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    “Alien: Isolation” is one of the most frightening games I’ve played in a long time. Developed by Creative Assembly, most well known for their “Total War” series of strategy games, the game is a survival-horror adventure that serves as a sequel to the original “Alien” film from 1979.

Picking up 15 years after the events of the film, Ellen Ripley’s daughter Amanda learns that the flight recorder of the Nostromo, the ship her mother was assigned to, has been recovered and is being held aboard Sevastapol Station on the edge of deep-space. Desperate for answers on her mother’s disappearance, Amanda agrees to travel to Sevastapol with the Weyland-Yutani corporation to collect the flight recorder. Upon their arrival, however, they learn that the station is rapidly deteriorating after a cataclysmic event and get caught in a battle for their lives against paranoid human survivors, rogue androids, and a single ferocious alien creature hellbent on killing everything aboard the station.

“Alien: Isolation” absolutely nails the look, feel and atmosphere of its source material. The grungy aesthetic of the ‘70s future portrayed in the film has been effortlessly recreated with all of the devices portrayed as being decidedly low-tech. Levels are garnished with tape-reel computers, CRT monitors, large, flashing buttons without labels and terminals with punch card slots, all punctuated by posters that cynically advertise antidepressants and “NeverSleep” pills.

The most important aspect of any game using the “Alien” license, however, is how the titular aliens are portrayed, and this game understands exactly how to do this creature justice. The Xenomorph monster in “Alien: Isolation” is a terrifying force to be reckoned with, with excellent speed and strength that put all other foes in the game to shame. It cannot be killed with conventional weaponry, and there is no fighting back once it has you in its grasp. The only thing you can do when brought face-to-face with the alien is to hide and hope it forgets about you.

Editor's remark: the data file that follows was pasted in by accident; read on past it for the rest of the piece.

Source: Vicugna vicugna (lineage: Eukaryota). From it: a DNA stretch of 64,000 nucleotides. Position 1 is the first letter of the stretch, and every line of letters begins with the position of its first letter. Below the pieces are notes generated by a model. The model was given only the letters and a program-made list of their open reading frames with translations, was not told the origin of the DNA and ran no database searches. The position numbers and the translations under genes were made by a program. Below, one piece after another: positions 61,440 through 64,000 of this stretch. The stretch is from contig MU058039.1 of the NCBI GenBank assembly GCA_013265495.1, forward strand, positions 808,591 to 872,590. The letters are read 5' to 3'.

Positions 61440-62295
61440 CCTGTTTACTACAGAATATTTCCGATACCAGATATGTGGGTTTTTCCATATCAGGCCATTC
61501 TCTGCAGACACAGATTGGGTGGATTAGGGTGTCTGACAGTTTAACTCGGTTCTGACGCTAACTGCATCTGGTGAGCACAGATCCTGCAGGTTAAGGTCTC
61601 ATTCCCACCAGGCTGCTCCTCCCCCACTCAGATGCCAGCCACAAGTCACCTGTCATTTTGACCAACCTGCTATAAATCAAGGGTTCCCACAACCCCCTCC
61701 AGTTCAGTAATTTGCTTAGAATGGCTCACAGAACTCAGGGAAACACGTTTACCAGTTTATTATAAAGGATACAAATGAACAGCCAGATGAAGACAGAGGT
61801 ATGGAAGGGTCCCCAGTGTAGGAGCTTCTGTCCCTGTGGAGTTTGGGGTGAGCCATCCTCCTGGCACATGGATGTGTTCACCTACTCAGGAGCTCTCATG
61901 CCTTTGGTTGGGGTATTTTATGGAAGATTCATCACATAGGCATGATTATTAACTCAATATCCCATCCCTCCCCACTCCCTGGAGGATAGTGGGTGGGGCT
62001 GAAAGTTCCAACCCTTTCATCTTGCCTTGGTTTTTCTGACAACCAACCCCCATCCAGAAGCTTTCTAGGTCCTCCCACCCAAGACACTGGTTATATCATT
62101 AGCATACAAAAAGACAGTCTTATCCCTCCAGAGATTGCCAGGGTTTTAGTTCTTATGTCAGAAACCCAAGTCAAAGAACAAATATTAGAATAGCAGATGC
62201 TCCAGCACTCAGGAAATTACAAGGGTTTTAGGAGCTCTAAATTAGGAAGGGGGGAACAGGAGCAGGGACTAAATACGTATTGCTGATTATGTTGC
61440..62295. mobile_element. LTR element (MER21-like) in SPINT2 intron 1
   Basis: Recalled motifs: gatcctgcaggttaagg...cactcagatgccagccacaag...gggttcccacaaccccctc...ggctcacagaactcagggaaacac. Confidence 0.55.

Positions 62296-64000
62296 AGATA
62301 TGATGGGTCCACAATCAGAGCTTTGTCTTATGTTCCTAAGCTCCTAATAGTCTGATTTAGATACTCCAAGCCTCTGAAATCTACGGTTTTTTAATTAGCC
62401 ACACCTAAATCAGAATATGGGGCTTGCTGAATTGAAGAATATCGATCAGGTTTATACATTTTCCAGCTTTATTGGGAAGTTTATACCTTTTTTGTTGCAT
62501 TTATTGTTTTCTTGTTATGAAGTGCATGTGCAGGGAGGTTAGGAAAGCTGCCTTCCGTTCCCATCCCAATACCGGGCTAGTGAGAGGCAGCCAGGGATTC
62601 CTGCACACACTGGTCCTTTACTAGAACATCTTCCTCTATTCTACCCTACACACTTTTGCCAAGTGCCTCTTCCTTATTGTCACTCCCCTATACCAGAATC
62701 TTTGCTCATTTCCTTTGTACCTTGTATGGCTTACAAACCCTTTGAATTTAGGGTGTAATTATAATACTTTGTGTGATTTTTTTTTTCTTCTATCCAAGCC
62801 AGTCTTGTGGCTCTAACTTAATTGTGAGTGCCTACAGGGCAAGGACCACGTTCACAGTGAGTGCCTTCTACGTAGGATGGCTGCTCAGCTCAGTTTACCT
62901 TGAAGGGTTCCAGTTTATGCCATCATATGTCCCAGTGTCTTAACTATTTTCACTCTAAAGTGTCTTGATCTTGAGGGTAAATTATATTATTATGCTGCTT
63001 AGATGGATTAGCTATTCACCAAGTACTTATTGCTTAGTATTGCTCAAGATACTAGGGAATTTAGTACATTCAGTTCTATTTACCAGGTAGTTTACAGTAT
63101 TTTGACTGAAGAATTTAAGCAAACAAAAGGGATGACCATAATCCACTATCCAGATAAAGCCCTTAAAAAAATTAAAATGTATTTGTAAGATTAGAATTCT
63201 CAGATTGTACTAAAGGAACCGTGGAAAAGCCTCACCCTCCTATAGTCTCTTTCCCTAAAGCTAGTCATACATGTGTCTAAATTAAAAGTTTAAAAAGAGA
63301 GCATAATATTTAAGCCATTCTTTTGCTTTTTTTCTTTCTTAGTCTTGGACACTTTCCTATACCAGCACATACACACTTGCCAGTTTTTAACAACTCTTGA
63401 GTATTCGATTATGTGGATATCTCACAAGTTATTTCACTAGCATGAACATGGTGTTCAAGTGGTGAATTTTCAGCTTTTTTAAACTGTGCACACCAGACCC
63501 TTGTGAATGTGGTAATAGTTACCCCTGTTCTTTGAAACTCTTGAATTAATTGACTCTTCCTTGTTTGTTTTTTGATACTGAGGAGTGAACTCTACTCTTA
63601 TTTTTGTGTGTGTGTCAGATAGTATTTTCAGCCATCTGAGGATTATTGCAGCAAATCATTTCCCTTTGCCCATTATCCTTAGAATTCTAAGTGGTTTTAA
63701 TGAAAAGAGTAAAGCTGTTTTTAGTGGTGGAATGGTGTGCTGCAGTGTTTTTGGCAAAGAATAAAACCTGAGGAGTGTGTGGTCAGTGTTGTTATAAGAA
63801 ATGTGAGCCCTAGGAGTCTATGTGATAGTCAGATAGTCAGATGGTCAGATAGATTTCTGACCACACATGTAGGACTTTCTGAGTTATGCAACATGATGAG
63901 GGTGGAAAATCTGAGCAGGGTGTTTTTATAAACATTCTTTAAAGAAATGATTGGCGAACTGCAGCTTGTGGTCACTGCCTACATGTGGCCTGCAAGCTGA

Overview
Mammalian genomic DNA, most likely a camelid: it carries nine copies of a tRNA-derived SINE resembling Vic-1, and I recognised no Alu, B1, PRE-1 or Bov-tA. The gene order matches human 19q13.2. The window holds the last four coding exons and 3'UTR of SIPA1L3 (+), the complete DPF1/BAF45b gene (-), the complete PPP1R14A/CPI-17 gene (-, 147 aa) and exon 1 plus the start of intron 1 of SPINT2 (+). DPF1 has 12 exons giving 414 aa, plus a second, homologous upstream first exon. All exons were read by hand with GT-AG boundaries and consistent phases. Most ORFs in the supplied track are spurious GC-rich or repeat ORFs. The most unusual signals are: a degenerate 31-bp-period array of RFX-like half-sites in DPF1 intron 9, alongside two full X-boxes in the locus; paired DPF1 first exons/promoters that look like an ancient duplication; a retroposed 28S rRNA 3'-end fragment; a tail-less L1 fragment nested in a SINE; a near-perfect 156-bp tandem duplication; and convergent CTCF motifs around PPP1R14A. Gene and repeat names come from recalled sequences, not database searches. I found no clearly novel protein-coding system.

The game creates a palpable atmosphere of tension and terror. The alien can appear almost anywhere at anytime can rapidly traverse the station through its ventilation system. It can be heard shambling through the ceiling vents or beneath the floorboards at just about all times, constantly reminding you that you aren’t safe. A motion tracker is provided to help keep track of where the creature is, though the sound it emits can very quickly lead it right to you.

Stealth is paramount in “Alien: Isolation,” as the alien is ultra-sensitive to sound. As such, your weapons are only intended as a last resort, should you find no other way around a group of human survivors or the occasional crazed android. There is a slew of handy devices that can be crafted using components scavenged from throughout the station, some of which can be used to steer enemies away from you, though they double as a lure for the alien and can lead to a quick death if used improperly.

This is a genuinely challenging game, bordering on punishing at times, although it is never outright unfair. If you aren’t careful and end up getting killed, you are immediately taken back to the last point at which you saved your game and save stations can often be very far from your current objective. That being said, the game regularly gives you all of the tools that you need to survive. So long as you keep your nerves together and carefully think through all of your moves, you may just get off of Sevastapol Station in one piece.

“Alien: Isolation” is a rare case of a film licensed game feeling like a natural extension of its source material rather than a cheap cash grab intended to make a quick buck off of brand recognition. Especially after the wholly embarrassing “Aliens: Colonial Marines” in 2012, I was convinced that we would never see a game that took full advantage of the license to make something great, and I’ve never been happier to be wrong.

“Alien: Isolation” is a smartly-crafted love letter to fans of the original film, but more than that, it is a thrilling, scary-as-hell title that will give survival-horror fans great value for their dollars. The game is available on PC, Xbox One, PlayStation 4, and was even released on the Xbox 360 and PlayStation 3, making it available to just about everybody. If you’re looking for something spooky to play this Halloween, I’d say you should look no further.

(1) comment

pigo

yeah!
that's a great way to explain, thanks a lot with best wishes. putlockers

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